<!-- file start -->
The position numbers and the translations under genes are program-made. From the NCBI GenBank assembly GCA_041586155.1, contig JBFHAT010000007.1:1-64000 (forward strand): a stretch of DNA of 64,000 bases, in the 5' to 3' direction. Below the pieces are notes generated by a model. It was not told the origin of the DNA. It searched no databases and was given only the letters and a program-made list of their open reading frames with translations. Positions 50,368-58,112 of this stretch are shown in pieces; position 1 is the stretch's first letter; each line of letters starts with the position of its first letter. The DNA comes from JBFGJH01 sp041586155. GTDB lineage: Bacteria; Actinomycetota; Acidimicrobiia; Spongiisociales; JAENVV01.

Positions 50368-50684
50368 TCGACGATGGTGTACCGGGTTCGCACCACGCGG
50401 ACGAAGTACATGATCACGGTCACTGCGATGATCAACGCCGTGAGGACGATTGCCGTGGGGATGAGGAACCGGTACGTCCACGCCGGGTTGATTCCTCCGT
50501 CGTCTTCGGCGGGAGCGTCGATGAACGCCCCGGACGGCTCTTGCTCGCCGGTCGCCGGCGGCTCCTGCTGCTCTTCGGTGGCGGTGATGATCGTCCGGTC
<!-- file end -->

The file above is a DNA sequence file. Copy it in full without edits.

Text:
The position numbers and the translations under genes are program-made. From the NCBI GenBank assembly GCA_041586155.1, contig JBFHAT010000007.1:1-64000 (forward strand): a stretch of DNA of 64,000 bases, in the 5' to 3' direction. Below the pieces are notes generated by a model. It was not told the origin of the DNA. It searched no databases and was given only the letters and a program-made list of their open reading frames with translations. Positions 50,368-58,112 of this stretch are shown in pieces; position 1 is the stretch's first letter; each line of letters starts with the position of its first letter. The DNA comes from JBFGJH01 sp041586155. GTDB lineage: Bacteria; Actinomycetota; Acidimicrobiia; Spongiisociales; JAENVV01.

Positions 50368-50684
50368 TCGACGATGGTGTACCGGGTTCGCACCACGCGG
50401 ACGAAGTACATGATCACGGTCACTGCGATGATCAACGCCGTGAGGACGATTGCCGTGGGGATGAGGAACCGGTACGTCCACGCCGGGTTGATTCCTCCGT
50501 CGTCTTCGGCGGGAGCGTCGATGAACGCCCCGGACGGCTCTTGCTCGCCGGTCGCCGGCGGCTCCTGCTGCTCTTCGGTGGCGGTGATGATCGTCCGGTC